Debt Payoff Methods: Stacking And Snowball
More than 80% of Americans have debt. While it may not always feel like a problem, debt pre-occupies your income, and high interest and fees can hinder you from getting ahead financially. In fact, many people don’t have any significant emergency savings, which means they are one unexpected financial trial away from long-term financial hardship. Debt payoff is so important to set yourself on a path toward financial wellness.
If you want to pay off your debt more quickly, you need a strategy.
Methods for Debt Payoff
There are two primary debt payoff strategies: the stacking method and the snowball method.
The Snowball Method
Using the snowball method is easy. Simply list all of your debts from smallest to largest, and each month pay as much money as you can towards the smallest and only make minimum payments on the rest. When you pay off the smallest debt, roll all the money that went towards the smallest to the next smallest.
As you pay off each debt, the amount of money you have to pay towards the next will snowball larger and larger until you pay all of your debts.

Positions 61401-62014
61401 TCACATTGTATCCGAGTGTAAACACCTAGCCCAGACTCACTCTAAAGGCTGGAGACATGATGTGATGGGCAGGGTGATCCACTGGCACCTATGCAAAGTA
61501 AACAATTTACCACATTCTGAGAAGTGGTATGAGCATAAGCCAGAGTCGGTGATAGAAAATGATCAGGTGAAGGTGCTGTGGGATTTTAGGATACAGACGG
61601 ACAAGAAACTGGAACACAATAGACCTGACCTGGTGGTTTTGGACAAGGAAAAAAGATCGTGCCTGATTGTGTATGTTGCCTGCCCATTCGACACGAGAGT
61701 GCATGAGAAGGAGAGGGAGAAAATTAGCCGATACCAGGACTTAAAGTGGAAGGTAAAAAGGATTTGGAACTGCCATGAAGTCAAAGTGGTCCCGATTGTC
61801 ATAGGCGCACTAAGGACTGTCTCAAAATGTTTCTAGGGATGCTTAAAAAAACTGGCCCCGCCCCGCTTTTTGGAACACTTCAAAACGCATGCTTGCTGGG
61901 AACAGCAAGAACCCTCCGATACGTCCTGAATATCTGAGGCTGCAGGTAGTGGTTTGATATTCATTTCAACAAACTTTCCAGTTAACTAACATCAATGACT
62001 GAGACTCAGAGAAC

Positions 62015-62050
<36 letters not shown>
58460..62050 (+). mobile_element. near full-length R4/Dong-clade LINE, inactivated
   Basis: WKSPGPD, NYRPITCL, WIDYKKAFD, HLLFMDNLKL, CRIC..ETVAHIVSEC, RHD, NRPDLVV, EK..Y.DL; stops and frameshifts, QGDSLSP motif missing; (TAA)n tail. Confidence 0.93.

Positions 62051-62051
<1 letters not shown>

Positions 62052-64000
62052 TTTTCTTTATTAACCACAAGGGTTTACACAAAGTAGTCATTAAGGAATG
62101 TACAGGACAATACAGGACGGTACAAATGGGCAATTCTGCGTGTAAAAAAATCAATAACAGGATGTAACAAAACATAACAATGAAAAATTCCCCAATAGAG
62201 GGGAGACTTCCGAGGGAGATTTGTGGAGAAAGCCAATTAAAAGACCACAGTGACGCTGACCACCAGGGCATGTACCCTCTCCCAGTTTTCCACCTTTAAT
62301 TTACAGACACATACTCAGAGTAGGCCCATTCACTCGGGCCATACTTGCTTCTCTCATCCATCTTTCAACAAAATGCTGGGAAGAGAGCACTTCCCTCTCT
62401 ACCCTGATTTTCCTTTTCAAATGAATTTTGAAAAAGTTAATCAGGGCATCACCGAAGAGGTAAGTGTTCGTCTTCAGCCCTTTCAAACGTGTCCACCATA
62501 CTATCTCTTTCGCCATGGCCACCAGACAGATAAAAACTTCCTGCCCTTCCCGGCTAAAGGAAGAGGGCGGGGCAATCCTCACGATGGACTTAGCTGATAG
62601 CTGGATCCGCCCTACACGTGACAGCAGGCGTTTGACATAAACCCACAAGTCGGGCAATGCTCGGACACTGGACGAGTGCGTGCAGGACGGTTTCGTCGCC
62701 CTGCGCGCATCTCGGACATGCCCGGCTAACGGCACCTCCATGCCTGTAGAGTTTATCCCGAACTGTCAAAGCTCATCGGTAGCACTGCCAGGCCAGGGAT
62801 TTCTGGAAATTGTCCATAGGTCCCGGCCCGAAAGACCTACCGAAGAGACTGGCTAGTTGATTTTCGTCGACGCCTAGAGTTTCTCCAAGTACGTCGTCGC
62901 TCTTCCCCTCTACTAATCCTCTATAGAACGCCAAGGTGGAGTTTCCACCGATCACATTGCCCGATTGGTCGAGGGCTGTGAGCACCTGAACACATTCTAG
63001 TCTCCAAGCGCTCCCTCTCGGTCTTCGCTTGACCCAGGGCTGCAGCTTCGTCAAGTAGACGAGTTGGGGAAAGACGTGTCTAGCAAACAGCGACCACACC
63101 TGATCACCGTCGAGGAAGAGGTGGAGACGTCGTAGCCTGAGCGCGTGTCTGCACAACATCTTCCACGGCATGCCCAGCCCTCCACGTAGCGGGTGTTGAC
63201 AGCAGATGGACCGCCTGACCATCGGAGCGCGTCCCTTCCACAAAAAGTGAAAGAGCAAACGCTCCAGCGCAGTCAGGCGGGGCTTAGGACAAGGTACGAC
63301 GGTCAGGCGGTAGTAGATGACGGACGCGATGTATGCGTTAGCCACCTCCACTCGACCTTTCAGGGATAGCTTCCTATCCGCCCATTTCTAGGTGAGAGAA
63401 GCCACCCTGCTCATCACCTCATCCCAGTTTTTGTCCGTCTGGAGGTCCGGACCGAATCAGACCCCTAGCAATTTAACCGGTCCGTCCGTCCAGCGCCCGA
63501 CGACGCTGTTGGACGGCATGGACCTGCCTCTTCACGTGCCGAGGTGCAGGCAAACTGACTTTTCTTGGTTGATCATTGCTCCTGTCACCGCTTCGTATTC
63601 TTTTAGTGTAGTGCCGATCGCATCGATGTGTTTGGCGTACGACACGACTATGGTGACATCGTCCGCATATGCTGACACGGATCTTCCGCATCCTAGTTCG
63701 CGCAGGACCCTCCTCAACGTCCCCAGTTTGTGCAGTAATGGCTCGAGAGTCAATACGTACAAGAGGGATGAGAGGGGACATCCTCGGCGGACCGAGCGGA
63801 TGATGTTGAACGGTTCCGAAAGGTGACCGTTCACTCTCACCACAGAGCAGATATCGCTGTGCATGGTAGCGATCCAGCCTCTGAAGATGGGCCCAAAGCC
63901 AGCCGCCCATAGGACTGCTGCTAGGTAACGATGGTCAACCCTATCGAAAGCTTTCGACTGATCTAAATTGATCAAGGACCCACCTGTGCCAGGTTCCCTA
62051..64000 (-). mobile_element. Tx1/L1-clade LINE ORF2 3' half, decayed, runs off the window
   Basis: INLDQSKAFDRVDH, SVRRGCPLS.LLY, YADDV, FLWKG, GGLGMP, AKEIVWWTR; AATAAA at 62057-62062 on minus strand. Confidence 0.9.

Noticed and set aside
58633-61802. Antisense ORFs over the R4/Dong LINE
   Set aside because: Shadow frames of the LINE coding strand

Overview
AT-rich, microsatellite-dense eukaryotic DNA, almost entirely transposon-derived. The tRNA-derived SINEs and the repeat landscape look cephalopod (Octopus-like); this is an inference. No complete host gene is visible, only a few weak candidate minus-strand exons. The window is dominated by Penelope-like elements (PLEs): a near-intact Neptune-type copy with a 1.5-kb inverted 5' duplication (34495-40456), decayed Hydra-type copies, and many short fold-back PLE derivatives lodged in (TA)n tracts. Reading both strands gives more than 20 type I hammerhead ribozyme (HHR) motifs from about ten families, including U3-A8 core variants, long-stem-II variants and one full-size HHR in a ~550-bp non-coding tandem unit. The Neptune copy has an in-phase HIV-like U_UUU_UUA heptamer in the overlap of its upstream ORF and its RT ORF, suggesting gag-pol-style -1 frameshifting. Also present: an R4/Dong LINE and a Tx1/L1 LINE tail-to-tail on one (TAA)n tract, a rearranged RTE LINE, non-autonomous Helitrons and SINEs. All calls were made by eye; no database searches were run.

The Stacking Method
The stacking method works the same way as the snowball method, but you prioritize your debts differently in this method. Rather than listing them from smallest to largest, list them from highest interest rate to lowest interest rate regardless of the dollar amount. You then pay each as described in the snowball method.
Which Method is Best?
The stacking method is superior if you’re strictly looking at dollars and cents. When you pay off the debts based on the highest-interest first, you save more money in the long run that would otherwise be paid towards costly interest payments.
The advantage of the snowball method is that you generally will begin to see progress very quickly as you knock out your smallest debts. This, in turn, gives you the emotional reward you need to keep on paying your larger debts.
When choosing which method is best for you, it’s essential to honestly evaluate your particular personality and situation. If you are someone who can stick with a task even when you don’t see an immediate reward, then the stacking method may work best for you. On the other hand, if you need to see results quickly to keep yourself motivated, then the snowball method may be best for you.
Debt Payoff: The Path to Financial Success
Paying off debt is the first and most crucial step in setting yourself up for long-term financial success and wellness. One of your tool belt’s most critical financial tools is your income. When you tie up your income in high-interest monthly debt payments, it’s challenging to get ahead, build your savings, and plan for the future.
You free up your income for your long-term goals, ambitions, and dreams by paying off debt. Financial wellness is ultimately financial freedom!